Being able to save a person’s life is the ultimate blessing. When a man who needed a kidney transplant was told he wouldn’t make it without one, I knew I had to do whatever it took to make sure he made it.
Brett Ashley was given a second chance at life after I shared his story on PIX11. Everything started with a heartfelt Facebook plea my wife came across.
I learned of Ashley’s predicament because of her. A few days before Christmas, I had the chance to interview him. He desperately needed a kidney transplant and said as much.
His time on dialysis, which had already lasted for three and a half years, was quickly running out. If he didn’t find a kidney donor this year, he was prepared to die, he said.
A High Mortality Risk While on Dialysis Was Confirmed by His Doctor
Finding a kidney donor was difficult for Ashley because there are so many people on the waiting list. With the hope of finding a donor, he began a pricey advertising campaign.
But after Ashley found your wife on Facebook and confided in her, her chances of survival improved. She mentioned me to you, and you called me in for an interview. Only one person out of the dozen or so who responded to your report was a perfect match.
There was a generous benefactor, but they wished to remain nameless. Ashley defines an altruistic donor as one who helps out a cause they believe in without expecting anything in return. He saw the TV report and the hopelessness, and it must have really affected him.
On September 12th, Ashley met his surgeon, Dr. Michael Goldstein, the director of the organ transplant program at Hackensack University Medical Center in New Jersey. The quick response to his question, “Are you ready to go?” from his patient was “I am so ready.”
Later on, Dr. Goldstein reassured me that the operation had been a success. The transplant took about three hours to complete, and it was a complete success. Meeting Ashley’s donor after the operation was an emotional experience for all involved.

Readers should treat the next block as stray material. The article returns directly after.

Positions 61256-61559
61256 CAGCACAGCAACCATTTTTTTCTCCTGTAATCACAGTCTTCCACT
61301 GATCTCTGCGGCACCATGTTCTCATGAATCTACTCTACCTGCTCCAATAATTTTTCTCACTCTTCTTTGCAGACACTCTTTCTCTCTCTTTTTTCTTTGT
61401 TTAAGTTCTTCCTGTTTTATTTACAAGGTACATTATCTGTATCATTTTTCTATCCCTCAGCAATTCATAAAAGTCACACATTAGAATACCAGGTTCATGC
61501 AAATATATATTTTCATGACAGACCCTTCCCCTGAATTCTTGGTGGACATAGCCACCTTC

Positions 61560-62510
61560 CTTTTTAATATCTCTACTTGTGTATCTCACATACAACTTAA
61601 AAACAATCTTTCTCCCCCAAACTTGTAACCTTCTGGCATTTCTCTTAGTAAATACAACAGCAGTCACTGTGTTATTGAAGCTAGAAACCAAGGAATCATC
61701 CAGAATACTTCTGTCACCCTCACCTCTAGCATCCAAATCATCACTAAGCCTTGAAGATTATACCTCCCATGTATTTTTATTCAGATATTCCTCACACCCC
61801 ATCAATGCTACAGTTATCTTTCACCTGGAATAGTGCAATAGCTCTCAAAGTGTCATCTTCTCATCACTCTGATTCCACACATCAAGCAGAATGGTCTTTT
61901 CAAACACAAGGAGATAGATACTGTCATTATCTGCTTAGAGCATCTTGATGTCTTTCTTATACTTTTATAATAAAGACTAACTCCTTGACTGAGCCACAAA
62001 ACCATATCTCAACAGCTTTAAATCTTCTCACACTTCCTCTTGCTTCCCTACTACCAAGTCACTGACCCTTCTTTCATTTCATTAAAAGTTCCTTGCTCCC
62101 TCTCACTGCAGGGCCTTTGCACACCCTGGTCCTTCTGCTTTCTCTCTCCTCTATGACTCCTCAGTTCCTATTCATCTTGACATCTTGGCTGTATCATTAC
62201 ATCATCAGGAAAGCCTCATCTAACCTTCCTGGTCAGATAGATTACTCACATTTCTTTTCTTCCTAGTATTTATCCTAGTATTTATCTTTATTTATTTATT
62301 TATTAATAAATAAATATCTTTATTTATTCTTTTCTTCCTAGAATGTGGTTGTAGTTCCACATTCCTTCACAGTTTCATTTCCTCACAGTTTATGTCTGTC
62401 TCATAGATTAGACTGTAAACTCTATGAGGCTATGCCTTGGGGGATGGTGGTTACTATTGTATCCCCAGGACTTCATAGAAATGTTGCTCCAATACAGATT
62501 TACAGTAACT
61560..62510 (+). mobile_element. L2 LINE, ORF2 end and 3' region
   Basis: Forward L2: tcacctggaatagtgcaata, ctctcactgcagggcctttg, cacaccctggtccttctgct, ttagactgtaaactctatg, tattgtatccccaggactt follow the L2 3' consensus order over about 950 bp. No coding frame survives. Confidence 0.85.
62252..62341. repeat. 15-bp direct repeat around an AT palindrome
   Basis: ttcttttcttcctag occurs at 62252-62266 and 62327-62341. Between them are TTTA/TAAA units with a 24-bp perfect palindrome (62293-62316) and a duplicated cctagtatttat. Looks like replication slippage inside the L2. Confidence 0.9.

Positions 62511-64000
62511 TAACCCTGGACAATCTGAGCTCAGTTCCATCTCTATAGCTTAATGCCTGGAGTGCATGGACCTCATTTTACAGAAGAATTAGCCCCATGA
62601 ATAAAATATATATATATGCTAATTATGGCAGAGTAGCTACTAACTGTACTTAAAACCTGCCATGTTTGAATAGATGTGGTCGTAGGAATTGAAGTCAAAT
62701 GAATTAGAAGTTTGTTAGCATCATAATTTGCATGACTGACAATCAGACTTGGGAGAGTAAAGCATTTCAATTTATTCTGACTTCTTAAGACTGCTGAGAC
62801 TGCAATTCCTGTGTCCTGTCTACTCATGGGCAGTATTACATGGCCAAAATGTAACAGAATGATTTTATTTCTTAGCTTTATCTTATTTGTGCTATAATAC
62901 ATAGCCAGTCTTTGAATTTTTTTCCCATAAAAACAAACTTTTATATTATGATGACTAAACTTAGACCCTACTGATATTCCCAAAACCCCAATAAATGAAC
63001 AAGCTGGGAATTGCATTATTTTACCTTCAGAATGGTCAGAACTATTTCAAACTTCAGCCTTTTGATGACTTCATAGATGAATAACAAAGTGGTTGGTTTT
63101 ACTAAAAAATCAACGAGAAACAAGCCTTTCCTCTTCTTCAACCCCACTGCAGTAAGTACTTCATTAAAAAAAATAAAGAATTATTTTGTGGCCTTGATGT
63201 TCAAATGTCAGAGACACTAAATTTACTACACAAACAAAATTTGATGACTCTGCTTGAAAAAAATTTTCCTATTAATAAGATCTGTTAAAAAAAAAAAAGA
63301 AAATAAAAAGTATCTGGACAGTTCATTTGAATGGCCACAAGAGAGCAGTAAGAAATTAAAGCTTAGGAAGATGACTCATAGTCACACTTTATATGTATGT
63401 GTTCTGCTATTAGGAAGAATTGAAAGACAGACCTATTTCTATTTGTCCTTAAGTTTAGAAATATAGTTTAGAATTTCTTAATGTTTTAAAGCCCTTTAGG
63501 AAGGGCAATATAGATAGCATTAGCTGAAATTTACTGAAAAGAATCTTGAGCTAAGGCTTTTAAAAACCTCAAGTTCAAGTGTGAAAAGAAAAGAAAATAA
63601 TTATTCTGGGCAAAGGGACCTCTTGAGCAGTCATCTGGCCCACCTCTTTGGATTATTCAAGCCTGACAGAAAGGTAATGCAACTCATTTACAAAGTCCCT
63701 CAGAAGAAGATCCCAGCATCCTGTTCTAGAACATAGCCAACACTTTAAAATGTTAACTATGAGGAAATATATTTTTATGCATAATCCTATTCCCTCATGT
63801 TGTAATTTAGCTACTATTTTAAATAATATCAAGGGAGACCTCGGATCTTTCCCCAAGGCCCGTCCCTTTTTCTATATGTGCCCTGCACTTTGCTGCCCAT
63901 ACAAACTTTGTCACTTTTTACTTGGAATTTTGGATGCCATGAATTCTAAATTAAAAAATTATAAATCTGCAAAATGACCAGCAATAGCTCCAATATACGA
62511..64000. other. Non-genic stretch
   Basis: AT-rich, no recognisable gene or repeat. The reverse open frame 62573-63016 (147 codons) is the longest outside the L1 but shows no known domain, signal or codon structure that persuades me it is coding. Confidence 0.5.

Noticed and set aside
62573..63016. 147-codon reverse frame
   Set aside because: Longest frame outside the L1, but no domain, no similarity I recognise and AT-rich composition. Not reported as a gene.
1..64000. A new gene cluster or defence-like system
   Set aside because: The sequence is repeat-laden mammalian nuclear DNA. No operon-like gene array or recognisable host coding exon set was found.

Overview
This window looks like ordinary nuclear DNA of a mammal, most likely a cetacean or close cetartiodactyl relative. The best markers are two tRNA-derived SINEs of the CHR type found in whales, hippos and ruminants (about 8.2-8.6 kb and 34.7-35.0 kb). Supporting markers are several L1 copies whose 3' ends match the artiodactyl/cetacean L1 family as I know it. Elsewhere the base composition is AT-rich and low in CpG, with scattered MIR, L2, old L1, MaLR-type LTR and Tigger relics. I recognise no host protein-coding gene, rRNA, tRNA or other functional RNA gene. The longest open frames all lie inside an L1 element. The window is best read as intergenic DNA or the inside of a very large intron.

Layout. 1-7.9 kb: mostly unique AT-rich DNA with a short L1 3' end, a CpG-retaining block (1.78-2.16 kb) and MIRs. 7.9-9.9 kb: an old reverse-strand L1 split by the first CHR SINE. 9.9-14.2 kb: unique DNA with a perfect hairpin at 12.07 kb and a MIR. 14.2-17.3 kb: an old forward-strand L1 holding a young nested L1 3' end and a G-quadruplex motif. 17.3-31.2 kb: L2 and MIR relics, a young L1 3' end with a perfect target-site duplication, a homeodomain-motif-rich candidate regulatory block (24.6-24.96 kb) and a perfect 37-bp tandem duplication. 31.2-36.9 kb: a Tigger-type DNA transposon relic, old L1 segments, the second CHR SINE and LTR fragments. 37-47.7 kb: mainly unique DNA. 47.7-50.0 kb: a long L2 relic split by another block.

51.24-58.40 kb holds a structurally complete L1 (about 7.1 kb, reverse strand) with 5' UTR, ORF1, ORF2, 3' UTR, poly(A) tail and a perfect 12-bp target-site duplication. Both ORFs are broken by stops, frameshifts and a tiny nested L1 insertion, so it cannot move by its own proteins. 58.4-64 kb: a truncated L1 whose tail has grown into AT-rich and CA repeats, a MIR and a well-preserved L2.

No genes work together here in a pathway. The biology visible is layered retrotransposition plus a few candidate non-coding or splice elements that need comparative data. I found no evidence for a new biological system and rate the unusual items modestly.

According to Ashley
“He came in and we hugged each other very hard.” Nina Gordon, his partner, felt similarly when she met the donor.
Both he and I were eager for a hug. “He brought us to life,” she said. Three weeks after Ashley’s surgery, the couple is slowly returning to their pre-surgery routine of tending to their plants and going for daily walks around their Great Neck home.
Dr. Goldstein Has Complete Faith in Himself
In other words, the prognosis is excellent. Doctor Goldstein assured me that my experience with kidney transplant patients had been typical.
Ashley, who is resting comfortably at home, reports that she is “feeling semi-normal again” after her ordeal. My search for a viable donor led me to this account. I’m so grateful that you and your wife Lorri worked at PIX 11 News. A life was saved because of you, Marvin; thank you so much.
A happy ending like that would be great if it happened in every story. In this world, Brett Ashley can count himself among the fortunate.
The number of people on the national kidney donor registry is well over 100 thousand. A victim of the Holocaust named Anne Frank once said, “No one has ever been poorer by giving.”One man has just made a complete stranger’s life, so he has instantly become much wealthier.